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Manufacturing in the UK shrinks at the fastest rate since the 2020 lockdown

SGAnalytics_Blog_Manufacturing in the UK shrinks at the fastest rate since the 2020 lockdown
Published on Nov 15, 2022

The UK economy in 2023 is about to fall into a black hole because of its own government. The UK Economy in 2023 has been facing a lot of crises for a long time now.  

The manufacturing industry lost 9.2 (E&T) percent of its revenue in 2022, dropping from £636 billion to £577 billion, and it employed 1.7% less people than in 2021. Recently In October, factory activity in both the United States and the United Kingdom fell at their fastest rates since the middle of 2020. Business surveys released on Tuesday revealed a drop in global factory output in October due to prolonged supply interruptions and dimming recovery hopes caused by widespread recession fears, high inflation, and China's zero-COVID policy. Russia's invasion of Ukraine has caused inflation to skyrocket worldwide as supply networks already recovering from the coronavirus outbreak were hammered anew. 

In the United Kingdom's industrial sector, the decline continued last month, with new orders falling at the quickest rate seen since May 2020. According to the manufacturing buyers' index (PMI) compiled by S&P Global, a significant decrease in the amount of new work received, sluggish demand for exports, and disruptions in the supply chain all contributed to a reduction in production as well as employment. 

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Despite the fact that this number was higher than the earlier flash estimate of 44.8, the PMI has now fallen below the neutral line of 50 for three consecutive months. The indicator reached its lowest point in 29 (Reuters) months in October, coming in at 46.2, down from 48.4 the previous month. A decrease in activity is indicated by any reading that is less than 50.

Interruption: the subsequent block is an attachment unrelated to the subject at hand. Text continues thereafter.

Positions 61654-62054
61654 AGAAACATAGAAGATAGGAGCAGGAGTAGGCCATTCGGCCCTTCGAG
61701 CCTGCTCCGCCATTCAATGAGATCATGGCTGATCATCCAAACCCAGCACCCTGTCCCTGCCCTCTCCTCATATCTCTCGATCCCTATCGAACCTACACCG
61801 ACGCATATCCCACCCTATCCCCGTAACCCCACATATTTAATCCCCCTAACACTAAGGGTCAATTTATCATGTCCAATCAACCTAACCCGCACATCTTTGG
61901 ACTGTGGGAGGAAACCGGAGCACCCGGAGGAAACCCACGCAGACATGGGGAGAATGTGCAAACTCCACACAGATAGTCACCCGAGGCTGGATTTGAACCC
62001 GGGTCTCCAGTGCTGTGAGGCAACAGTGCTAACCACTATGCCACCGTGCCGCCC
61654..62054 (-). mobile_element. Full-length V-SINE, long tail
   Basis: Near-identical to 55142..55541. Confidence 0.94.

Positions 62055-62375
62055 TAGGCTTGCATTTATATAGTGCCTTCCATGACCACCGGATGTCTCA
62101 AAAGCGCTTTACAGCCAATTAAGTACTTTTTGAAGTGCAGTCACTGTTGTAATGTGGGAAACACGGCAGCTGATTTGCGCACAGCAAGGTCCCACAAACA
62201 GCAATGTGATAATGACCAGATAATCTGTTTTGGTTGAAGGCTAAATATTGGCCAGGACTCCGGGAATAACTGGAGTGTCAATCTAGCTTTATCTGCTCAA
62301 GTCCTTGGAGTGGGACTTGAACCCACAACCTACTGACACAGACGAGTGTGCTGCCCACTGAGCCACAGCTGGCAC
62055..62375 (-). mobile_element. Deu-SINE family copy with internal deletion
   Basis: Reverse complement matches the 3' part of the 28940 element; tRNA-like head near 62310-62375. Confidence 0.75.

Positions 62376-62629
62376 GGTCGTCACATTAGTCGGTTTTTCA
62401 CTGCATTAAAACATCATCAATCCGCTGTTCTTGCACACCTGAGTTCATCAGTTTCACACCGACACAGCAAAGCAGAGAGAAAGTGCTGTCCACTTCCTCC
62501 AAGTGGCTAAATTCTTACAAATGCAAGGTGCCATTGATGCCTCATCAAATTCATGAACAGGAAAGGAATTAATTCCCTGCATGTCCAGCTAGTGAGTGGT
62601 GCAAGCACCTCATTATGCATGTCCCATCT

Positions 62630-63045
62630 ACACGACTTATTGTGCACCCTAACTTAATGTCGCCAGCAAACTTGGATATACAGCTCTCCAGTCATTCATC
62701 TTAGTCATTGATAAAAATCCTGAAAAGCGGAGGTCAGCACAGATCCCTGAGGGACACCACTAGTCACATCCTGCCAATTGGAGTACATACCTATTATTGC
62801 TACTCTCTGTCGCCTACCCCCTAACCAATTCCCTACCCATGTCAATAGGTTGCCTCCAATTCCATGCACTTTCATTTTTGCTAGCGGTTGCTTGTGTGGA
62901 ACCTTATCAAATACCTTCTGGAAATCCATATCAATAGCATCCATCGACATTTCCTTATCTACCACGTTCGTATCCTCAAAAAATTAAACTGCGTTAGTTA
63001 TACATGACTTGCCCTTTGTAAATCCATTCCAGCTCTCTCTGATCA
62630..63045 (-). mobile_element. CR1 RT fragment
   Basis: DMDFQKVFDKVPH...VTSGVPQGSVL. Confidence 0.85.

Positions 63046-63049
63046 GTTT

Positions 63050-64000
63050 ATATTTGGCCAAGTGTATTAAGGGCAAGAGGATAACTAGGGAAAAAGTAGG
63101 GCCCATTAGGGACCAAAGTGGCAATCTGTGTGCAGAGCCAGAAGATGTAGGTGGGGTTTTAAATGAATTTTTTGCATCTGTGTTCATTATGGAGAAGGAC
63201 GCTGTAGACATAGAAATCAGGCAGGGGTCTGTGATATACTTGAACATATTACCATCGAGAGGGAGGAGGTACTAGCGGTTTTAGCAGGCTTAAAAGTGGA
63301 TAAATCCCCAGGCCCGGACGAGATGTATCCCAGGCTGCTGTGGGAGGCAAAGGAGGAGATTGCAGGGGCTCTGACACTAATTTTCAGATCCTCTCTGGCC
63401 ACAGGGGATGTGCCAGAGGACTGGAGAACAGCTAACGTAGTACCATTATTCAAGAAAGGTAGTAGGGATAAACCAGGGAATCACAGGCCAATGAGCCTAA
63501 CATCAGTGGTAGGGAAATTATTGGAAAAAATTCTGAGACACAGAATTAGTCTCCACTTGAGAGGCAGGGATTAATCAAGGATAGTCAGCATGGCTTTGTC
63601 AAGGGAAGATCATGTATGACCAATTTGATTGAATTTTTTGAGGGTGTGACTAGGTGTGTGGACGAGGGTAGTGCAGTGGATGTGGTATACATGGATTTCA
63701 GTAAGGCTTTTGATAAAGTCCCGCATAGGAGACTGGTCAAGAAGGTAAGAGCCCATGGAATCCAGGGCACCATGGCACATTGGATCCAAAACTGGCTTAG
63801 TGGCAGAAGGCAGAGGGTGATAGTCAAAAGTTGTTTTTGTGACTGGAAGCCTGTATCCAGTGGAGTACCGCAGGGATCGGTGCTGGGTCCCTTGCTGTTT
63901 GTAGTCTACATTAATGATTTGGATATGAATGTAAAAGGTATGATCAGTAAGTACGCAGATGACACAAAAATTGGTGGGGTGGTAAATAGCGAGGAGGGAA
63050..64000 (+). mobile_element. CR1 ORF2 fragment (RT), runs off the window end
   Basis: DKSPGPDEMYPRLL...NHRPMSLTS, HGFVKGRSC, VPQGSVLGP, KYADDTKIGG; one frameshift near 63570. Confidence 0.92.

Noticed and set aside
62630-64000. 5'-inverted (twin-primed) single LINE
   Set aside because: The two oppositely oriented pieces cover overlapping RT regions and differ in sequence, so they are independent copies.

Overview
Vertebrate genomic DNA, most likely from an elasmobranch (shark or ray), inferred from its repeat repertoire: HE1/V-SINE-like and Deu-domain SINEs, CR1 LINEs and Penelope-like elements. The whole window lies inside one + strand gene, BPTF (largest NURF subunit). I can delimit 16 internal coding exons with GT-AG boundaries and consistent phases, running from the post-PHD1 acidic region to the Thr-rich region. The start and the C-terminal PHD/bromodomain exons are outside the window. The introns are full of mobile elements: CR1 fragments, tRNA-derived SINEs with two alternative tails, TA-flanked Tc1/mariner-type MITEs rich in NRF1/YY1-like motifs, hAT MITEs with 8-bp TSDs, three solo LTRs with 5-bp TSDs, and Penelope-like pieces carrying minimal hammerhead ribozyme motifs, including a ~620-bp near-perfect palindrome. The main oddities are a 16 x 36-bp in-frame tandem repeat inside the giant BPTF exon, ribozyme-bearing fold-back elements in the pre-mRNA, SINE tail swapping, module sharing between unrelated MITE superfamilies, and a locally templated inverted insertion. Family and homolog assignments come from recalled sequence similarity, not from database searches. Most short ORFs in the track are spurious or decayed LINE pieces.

The lackluster performance of sales to international customers during the period was reflected in the decline in the new export business for the ninth consecutive month. This was owing to the global economic situation being worse, Chinese demand getting weaker, the war in Ukraine, and continued concerns related to Brexit restricting export performance.  

The production of consumer, intermediate, and investment goods all went down, with output falling the most in the intermediate goods sector. Investment goods also performed particularly poorly. The decrease in the number of new orders received did, however, result in an increase in the quantity of finished goods in stock. S&P said that there was a rise in inventories for the sixth month in a row, albeit at the slowest pace seen since June. 

The data also revealed that job losses had been reported for the first time since 2020. These job losses "reflected redundancies, cost management initiatives and problems in both attracting and keeping workers and certain skill sets," according to the data. 

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The overall worsening scenario has brought down corporate optimism to a level not seen in over 2.5 (LondonLovesBusiness) years. Confidence has been harmed as a result of weak demand, worries about recession, inflationary pressures, and rising levels of uncertainty. 

"No wonder the UK's manufacturers were down in the dumps with the lowest optimism for the year ahead in two and a half years as the burden of potential rail strikes affecting freight added to their downbeat assessment," said John Glen, chief economist at the Chartered Institute of Procurement & Supply.